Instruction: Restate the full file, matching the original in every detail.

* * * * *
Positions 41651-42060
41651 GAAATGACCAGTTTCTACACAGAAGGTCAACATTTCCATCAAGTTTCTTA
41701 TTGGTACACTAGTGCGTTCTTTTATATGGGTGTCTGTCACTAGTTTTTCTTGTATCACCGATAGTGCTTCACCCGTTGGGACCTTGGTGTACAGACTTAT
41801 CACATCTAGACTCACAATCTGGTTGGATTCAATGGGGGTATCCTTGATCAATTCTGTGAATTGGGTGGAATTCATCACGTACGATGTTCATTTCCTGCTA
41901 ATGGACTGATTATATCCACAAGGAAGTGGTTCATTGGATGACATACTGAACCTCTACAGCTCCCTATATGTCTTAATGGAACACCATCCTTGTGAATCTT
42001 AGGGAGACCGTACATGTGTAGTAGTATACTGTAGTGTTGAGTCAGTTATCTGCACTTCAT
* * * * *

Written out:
Positions 41651-42060
41651 GAAATGACCAGTTTCTACACAGAAGGTCAACATTTCCATCAAGTTTCTTA
41701 TTGGTACACTAGTGCGTTCTTTTATATGGGTGTCTGTCACTAGTTTTTCTTGTATCACCGATAGTGCTTCACCCGTTGGGACCTTGGTGTACAGACTTAT
41801 CACATCTAGACTCACAATCTGGTTGGATTCAATGGGGGTATCCTTGATCAATTCTGTGAATTGGGTGGAATTCATCACGTACGATGTTCATTTCCTGCTA
41901 ATGGACTGATTATATCCACAAGGAAGTGGTTCATTGGATGACATACTGAACCTCTACAGCTCCCTATATGTCTTAATGGAACACCATCCTTGTGAATCTT
42001 AGGGAGACCGTACATGTGTAGTAGTATACTGTAGTGTTGAGTCAGTTATCTGCACTTCAT